INTERNALLY BRACED WINGS NOT REQUIRING EXTERNAL SUPPORT ARE CALLED CANTILIVER WINGS.

THE AIR FOIL SECTION OF A CANTILIVER WING IS NORMALLY QUIT THICK AND HAS STRONG CENTRE SECTION BUILT IN TO THE FUSELAGE.

THE ENGINE IS ATTACHED TO THE CENTRE SECTION.


MOSTLY MULTIPLE SPARS ARE USED TO CARRY FLIGHT LOADS, SPANWISE STIFFNERS ARE USED BETWEEN SPARS TO PROVIDE STRENGTH. CHEMICAL MILLING.

ELECTROCHEMICAL MACHINING
NOW WING SKINS ARE MADE UP OF COMPOSITES FOR MAXIMUM STIFFNESS AND MINIMUM WEIGHT. LAMINATED WINGS HAVE THIN SHEETS OF METAL BONDED TO A CORE OF METAL HONEYCOMB MATERIAL AND INSIDE OF THE STRUCTURE IS SEALED TO CARRY FUEL. NO RIVETS ARE REQUIRED.

AS THE AIRCRAFT IS MVRE OR ANGLE OF ATTACK CHANGES, THE CENTRE OF LIFT MOVES AND PRODUCESS LARGE TORSIONAL LOADS ON THE WING.

WHILE WEIGHT IS CONCENTRATED ON FUSELAGE, LIFT IS PRODUCED ALONG THE FULL LENGTH OF THE WING, WITH GENERATION OF LIFT, THE WING TENDS TO BEND UPWARD FROM THE ROOT TOWARDS THE TIP.
CAPSTRIPES FORM THE TOP AND BOTTOM OF THE RIB.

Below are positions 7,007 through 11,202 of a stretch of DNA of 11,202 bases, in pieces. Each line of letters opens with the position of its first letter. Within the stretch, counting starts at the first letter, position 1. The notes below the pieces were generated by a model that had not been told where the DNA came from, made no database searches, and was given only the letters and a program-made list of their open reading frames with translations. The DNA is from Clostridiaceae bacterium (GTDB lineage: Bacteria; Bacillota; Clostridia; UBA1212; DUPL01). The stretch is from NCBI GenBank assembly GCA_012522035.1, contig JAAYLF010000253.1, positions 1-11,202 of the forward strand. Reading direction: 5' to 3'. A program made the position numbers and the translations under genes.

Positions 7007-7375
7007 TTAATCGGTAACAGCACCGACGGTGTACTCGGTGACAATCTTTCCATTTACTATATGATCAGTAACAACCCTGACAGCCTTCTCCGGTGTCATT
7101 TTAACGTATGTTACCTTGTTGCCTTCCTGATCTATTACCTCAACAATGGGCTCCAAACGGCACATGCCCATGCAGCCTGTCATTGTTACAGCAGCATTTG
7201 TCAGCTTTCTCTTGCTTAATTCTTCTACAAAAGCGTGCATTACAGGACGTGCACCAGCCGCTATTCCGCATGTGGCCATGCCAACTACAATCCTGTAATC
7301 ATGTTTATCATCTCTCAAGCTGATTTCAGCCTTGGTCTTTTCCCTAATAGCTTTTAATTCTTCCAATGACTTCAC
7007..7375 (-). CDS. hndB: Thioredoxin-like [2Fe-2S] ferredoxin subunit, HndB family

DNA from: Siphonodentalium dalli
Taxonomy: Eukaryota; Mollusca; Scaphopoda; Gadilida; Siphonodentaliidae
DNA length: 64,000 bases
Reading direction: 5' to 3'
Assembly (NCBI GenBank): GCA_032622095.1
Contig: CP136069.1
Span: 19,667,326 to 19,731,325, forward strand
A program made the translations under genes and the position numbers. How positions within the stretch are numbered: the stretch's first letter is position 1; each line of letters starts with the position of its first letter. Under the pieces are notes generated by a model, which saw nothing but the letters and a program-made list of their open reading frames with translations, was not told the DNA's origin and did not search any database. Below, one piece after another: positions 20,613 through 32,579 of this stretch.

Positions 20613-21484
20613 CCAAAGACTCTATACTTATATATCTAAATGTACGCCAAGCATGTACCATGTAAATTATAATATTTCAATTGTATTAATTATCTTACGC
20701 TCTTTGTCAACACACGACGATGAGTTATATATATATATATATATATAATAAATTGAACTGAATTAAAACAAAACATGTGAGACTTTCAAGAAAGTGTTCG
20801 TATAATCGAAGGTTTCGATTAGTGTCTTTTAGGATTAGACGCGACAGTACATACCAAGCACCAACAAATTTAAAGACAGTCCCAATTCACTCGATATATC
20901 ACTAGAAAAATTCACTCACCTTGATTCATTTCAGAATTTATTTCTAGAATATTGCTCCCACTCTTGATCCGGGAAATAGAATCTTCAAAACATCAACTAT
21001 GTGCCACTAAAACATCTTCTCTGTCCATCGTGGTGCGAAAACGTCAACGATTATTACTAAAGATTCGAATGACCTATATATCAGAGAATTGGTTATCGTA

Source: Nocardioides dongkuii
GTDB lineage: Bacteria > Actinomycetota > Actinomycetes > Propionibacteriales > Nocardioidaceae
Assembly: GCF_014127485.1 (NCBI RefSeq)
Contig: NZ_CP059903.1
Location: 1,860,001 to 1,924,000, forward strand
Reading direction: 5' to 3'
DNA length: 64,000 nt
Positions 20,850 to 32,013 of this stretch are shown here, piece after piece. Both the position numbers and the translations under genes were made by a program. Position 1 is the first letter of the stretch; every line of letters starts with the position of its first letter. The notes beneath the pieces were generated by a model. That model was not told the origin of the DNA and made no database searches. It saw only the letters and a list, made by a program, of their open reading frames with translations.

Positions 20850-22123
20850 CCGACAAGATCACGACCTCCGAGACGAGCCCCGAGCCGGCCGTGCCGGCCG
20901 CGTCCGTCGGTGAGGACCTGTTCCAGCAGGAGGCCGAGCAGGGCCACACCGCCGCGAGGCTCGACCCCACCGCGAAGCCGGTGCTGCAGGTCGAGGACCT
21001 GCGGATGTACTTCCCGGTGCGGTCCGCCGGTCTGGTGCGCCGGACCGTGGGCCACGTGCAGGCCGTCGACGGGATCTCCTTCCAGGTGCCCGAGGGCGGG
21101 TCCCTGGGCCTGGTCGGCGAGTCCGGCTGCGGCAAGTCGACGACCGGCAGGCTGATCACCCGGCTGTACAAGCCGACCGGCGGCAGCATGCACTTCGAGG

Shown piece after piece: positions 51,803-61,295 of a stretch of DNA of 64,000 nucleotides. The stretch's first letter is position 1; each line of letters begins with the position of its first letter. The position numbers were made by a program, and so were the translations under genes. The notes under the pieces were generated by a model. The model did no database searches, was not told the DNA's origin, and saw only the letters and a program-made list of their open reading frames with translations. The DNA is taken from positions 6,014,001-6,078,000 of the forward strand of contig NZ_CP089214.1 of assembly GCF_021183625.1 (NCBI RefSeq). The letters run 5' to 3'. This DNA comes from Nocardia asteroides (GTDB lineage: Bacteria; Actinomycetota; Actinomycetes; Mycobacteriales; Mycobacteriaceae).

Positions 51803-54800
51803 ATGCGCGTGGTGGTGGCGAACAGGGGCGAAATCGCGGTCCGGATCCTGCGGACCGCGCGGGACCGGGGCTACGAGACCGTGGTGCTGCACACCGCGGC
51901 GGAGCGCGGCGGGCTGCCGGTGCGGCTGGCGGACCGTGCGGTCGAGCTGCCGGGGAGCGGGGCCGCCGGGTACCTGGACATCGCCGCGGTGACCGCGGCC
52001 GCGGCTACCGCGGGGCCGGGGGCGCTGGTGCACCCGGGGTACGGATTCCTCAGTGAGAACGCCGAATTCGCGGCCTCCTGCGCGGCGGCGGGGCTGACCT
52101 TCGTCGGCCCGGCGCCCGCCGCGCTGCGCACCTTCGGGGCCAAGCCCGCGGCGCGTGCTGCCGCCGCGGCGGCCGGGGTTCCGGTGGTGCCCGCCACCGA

CROSS MEMBER FORM THE CONNECTION BETWEEN THE TOP AND BOTTOM CAP RIBS.
GUSSET i.e. A THIN PLYWOOD PLATE ATTACHED TO TWO OR MORE MEMBERS TO CARRY STRESSES FROM ONE MEMBER TO ANOTHER ARE ATTCHED TO EACH INTERSECTION OF A CAP STRIP AND A CROSS MEMBER. METAL WING RIBS ARE BUILT BY RIVETTING TOGETHER CAPSTRIPS AND CROSS MEMBERS MADE OF FORMED, THIN SHEETS OF AL- ALLOY OR PRESSED FROM AL-ALLOY SHEETS. NOSE RIBS, FALSE RIBS USED TO PREVENT AIR LOADS FROM DISTORTING THE LEADING EDGE. TE IS NORMALLY FORMED OF AL-ALLOY AND TIES THE BACK END OF THE RIBS TOGETHER TO GIVE THE WING ITS FINISHED SHAPE.

Such an attachment depends on the strength of the wing structure. Strongest wing structure would permit full cantilever where wing is directly
attached to the fuselage. Most of the modern planes would use this type of attachment.

WING ATTACHMENT

Semi-strong wing structure would need couple of